Ofcom issues fresh guidance over Murdoch's £11.7bn bid for Sky
A decision on whether Rupert Murdoch's £11.7 billion swoop for Sky should face an in-depth investigation appeared to move a step closer after Culture Secretary Karen Bradley received fresh guidance from Ofcom.
Ms Bradley will consider the watchdog's clarification on aspects of its advice on the proposed takeover before making a decision "as soon as is reasonably practicable", the Department for Digital, Culture, Media & Sport (DCMS) said.
In July, the Culture Secretary said she was "still minded" to refer the takeover bid to the Competition and Markets Authority (CMA) after an Ofcom report flagged "public interest concerns" surrounding media plurality.
DCMS said in a statement: "Following the advice received from Ofcom on 25 August 2017, the Secretary of State sought clarification from Ofcom on some aspects of the advice.
"We have, today, received Ofcom's response and the Secretary of State will now carefully consider the advice before making her decision on referral on the basis of all the evidence before her, as soon as is reasonably practicable.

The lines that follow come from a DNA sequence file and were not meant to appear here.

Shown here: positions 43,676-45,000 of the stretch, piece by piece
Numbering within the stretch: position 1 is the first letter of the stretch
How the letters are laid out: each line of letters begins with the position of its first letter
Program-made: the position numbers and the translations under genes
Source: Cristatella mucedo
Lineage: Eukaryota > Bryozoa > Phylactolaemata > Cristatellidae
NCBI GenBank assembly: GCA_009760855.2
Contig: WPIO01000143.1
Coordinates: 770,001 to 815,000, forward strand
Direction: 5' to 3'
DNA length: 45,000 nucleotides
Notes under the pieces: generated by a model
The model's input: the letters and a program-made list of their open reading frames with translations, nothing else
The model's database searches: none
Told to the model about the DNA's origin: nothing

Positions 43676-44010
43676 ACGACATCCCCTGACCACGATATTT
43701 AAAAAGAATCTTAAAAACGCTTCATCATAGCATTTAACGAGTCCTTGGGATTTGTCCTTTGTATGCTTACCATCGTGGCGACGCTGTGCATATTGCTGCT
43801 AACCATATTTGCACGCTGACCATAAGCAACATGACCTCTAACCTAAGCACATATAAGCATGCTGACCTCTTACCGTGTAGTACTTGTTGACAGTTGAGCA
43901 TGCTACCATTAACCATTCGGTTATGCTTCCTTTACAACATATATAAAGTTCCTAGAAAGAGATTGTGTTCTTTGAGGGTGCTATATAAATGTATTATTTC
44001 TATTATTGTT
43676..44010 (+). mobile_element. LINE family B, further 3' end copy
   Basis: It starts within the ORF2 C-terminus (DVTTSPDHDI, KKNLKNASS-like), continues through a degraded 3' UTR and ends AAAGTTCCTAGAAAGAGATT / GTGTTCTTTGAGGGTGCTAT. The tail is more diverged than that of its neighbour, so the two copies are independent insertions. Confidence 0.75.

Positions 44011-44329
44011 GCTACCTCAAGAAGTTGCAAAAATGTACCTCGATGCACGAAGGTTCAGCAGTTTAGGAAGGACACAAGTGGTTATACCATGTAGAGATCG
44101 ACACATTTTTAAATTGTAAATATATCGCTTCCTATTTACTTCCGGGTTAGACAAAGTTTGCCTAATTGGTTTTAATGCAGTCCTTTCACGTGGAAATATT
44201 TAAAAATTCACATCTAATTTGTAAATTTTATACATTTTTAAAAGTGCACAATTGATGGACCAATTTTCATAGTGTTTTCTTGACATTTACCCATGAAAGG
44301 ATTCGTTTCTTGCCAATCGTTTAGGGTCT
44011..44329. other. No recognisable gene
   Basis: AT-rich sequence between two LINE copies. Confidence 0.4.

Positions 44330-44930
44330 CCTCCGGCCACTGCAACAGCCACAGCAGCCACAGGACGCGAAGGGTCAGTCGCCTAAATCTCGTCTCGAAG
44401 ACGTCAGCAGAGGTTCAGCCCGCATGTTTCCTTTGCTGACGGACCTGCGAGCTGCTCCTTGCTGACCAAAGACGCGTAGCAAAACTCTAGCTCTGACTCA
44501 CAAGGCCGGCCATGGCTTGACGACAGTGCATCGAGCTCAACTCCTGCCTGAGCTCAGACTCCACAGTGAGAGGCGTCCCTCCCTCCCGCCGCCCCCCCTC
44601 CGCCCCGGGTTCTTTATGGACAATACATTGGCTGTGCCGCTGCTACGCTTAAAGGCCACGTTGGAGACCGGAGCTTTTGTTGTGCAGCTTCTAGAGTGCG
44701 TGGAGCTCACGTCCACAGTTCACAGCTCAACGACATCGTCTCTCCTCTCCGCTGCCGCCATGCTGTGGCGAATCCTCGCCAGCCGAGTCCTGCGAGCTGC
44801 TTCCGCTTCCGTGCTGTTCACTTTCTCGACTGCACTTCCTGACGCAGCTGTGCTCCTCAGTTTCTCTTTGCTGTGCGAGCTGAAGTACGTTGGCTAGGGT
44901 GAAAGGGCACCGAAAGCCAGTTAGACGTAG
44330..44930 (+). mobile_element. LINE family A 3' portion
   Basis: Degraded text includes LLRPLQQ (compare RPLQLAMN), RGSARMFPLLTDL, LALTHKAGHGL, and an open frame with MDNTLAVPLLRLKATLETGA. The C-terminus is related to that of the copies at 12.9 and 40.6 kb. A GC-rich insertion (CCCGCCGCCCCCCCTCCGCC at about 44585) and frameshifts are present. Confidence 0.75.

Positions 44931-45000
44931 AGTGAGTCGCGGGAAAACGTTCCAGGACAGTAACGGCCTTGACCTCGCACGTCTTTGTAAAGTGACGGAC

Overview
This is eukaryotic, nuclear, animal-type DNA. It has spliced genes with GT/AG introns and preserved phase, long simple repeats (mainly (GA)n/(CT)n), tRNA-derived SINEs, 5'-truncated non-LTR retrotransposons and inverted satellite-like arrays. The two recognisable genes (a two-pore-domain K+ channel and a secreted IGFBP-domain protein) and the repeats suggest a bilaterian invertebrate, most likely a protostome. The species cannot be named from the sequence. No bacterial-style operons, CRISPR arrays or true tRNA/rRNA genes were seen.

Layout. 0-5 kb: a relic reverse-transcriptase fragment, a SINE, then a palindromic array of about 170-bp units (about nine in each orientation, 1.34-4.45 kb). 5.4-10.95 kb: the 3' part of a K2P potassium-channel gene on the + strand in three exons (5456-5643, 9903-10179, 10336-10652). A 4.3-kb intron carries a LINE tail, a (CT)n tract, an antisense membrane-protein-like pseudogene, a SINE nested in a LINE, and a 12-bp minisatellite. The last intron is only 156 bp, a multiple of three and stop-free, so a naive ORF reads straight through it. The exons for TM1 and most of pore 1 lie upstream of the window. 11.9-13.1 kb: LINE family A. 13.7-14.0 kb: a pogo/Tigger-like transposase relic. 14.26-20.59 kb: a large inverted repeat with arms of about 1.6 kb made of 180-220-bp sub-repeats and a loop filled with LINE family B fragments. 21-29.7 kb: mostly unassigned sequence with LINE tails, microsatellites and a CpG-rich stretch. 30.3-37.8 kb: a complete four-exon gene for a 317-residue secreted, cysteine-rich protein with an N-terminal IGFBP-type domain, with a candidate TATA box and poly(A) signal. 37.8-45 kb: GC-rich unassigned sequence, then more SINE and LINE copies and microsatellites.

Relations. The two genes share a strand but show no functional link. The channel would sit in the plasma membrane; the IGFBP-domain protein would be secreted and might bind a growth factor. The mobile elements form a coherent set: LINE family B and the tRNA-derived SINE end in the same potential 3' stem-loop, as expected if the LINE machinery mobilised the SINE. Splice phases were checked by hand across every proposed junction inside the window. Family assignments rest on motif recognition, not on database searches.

"The Secretary of State's requests to Ofcom will be published in due course, and Ofcom intends to publish its advice at the same time."
Ofcom warned Ms Bradley in June that an attempt by Mr Murdoch's 21st Century Fox to acquire the 61% of Sky it does not already own risks handing the tycoon's family "increased influence" over the UK's news agenda and the political process.
Since then, the Murdoch family have piled the pressure on the Culture Secretary, saying her treatment of their bid for Sky will prove a test case for how far Britain is "open for business".
Mr Murdoch last attempted to take over Sky through News Corporation in 2011.
The bid faced opposition from media industry rivals and politicians before it was scuppered by acute pressure on the company, brought about by phone-hacking claims involving News International.